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Christmas Gift Guide

Dolby

Two-in-one

A few seats and a mixing board

Mixing board

Old school

As ya do...

Home-theater demo

Speaker proto

More wires

Pioneer SP-EBS73-LR

Onkyo TX-NR636

Integra DTR-50.6

Pioneer SC-85

Pioneer SP-EFS73

Yamaha RX-A2040

Dolby has facilities all over America, and indeed the world. For its latest Atmos event, we spent time at two buildings in Burbank, California. One housed a small demo cinema, which you'll see next, and the other had a home-theater setup.

Read more about my visit to Dolby studios here.

Caption by / Photo by Geoffrey Morrison

In addition to working as a small cinema, it doubles as a mixing stage.

Caption by / Photo by Geoffrey Morrison

Note the long slab of the mixing board behind the second row of seats. There are 35 speakers in this room.

Caption by / Photo by Geoffrey Morrison

Dolby says it is building near-field Atmos mixing rooms, not too dissimilar to this one, for the major studios as a way to hasten take-up in the home-cinema environment.

Dolby says that while film-makers and disk authors can use the original Atmos file and put it untouched on the Blu-ray disk, many soundtracks will need some intervention.

It's not quite as substantial as what you see at places like Abbey Road, but it doesn't need to be. The several computer screens are used for much of the work.

Caption by / Photo by Geoffrey Morrison

Around the office are relics from the past, like this reader from the days of...what was it called? Flim?

Caption by / Photo by Geoffrey Morrison

Dolby has won numerous Emmys and Oscars.

Caption by / Photo by Geoffrey Morrison

This is the room they set up for the Atmos home-theater demo. Note the ceiling speakers (there were two more out of frame). It was what they call a 7.1.4 setup, the last figure being the number of ceiling speakers.

Caption by / Photo by Geoffrey Morrison

Note the upward-firing driver of this Atmos-enabled speaker prototype.

Dolby says in addition to dedicated speakers, users will be able to add up-firing "Atmos modules" to their existing speakers, and some manufacturers are even planning to bundle these with Atmos receivers.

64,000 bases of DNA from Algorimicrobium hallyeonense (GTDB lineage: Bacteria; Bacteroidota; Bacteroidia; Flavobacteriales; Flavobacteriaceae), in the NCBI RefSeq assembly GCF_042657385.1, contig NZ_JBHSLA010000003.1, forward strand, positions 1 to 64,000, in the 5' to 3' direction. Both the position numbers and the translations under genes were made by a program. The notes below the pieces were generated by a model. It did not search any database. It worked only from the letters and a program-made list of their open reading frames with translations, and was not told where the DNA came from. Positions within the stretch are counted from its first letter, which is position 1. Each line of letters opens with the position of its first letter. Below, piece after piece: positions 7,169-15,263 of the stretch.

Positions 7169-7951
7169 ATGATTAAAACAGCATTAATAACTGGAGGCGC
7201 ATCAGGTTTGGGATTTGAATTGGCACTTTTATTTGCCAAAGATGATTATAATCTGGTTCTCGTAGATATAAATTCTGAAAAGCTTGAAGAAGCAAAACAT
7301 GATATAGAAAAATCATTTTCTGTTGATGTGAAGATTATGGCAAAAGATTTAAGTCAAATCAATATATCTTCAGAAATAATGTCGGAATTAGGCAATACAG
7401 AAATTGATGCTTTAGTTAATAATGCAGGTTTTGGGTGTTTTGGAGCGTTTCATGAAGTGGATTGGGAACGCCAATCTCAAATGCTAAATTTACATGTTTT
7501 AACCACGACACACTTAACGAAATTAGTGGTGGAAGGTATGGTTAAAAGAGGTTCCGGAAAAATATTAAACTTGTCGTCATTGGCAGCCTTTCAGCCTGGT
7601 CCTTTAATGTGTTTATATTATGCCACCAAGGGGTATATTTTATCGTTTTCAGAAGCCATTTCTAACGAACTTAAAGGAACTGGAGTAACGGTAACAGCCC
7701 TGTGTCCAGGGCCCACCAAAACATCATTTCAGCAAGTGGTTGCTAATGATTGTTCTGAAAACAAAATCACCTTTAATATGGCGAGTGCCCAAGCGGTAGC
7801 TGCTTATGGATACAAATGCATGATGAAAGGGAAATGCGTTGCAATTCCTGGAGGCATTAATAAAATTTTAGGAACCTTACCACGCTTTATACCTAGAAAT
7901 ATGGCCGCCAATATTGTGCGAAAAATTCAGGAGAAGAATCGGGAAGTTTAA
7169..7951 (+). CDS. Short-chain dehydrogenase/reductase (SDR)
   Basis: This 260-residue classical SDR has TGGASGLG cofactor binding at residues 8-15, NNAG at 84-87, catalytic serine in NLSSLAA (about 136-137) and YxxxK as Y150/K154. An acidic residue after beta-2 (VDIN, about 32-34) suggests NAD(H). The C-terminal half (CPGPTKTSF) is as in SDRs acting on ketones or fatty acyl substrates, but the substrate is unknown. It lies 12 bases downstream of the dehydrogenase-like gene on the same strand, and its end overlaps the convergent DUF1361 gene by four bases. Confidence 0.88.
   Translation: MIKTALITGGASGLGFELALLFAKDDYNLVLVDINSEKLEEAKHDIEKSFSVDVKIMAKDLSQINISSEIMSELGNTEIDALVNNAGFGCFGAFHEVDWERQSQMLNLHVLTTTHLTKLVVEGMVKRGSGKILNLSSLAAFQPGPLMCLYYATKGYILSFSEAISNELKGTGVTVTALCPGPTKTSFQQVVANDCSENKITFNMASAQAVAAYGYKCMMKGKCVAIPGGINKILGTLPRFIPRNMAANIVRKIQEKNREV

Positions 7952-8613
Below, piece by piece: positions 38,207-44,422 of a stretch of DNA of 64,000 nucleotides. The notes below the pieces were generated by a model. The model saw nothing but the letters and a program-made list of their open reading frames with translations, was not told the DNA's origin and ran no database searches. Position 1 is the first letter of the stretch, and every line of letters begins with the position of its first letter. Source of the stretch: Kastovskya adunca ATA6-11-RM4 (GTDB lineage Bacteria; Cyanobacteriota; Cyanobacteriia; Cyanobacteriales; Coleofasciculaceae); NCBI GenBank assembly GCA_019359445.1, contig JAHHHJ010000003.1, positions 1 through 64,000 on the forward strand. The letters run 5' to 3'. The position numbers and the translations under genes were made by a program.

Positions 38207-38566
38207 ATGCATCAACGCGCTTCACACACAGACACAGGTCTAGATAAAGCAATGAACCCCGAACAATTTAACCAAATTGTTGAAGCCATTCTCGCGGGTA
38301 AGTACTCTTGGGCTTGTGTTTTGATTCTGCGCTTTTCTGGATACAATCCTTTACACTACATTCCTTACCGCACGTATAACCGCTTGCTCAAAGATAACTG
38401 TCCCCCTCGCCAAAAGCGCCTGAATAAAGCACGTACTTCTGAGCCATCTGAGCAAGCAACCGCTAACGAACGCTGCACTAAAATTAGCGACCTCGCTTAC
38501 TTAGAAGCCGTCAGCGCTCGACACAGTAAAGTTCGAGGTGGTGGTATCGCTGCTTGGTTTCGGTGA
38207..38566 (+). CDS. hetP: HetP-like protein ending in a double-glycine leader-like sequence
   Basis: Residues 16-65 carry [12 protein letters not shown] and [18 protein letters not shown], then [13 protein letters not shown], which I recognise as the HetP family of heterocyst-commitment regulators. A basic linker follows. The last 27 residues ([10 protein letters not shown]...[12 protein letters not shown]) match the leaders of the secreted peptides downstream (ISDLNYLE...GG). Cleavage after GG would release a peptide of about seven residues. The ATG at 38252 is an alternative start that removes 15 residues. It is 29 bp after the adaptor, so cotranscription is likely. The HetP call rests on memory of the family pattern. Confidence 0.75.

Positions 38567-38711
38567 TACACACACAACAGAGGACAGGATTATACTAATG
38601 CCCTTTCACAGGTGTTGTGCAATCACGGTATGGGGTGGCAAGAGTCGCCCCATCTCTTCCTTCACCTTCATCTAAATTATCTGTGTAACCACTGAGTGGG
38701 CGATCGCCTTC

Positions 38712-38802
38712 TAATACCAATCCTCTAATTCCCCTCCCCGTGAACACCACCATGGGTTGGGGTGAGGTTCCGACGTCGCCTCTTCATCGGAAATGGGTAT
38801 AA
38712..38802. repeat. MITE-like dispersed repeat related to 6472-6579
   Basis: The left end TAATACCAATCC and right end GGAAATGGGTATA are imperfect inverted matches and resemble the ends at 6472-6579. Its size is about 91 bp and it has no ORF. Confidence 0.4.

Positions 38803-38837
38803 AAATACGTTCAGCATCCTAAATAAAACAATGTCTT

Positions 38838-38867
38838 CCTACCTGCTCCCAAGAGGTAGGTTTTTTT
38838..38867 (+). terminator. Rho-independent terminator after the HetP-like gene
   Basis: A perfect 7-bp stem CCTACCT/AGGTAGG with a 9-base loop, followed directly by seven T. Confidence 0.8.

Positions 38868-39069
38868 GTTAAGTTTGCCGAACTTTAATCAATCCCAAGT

In a few clicks you'll see what some production models will look like.

Caption by / Photo by Geoffrey Morrison

The top drivers are effectively a different speaker, so you need to run an additional set of speaker wires to them.

Caption by / Photo by Geoffrey Morrison

Two bookshelf speakers, designed by Andrew Jones for Pioneer. Likely inexpensive, and good, if the non-Atmos versions are any indication.

Caption by / Photo by Pioneer

The Onkyo TX-NR636 is a receiver that promises an upgrade to Atmos compatibility later in the year.

Caption by / Photo by Sarah Tew/CNET

The back panel of the Integra DTR-50.6, one of the new Atmos-enabled receivers. There are also models from Integra's sister company Onkyo, along with Denon, Marantz, Yamaha, and Pioneer. Expect others soon.

Caption by / Photo by Integra

The back panel of the Atmos-enabled SC-85 from Pioneer. Note the speaker connection labeled "top middle."

Caption by / Photo by Pioneer

The tower versions off the SP-EBS73-LR. To give you a sense of size, the woofers are 5 inches in diameter.

Caption by / Photo by Pioneer

The Yamaha RX-A2040, which has nine amp channels.

Read more about my visit to Dolby studios here.

Caption by / Photo by Yamaha
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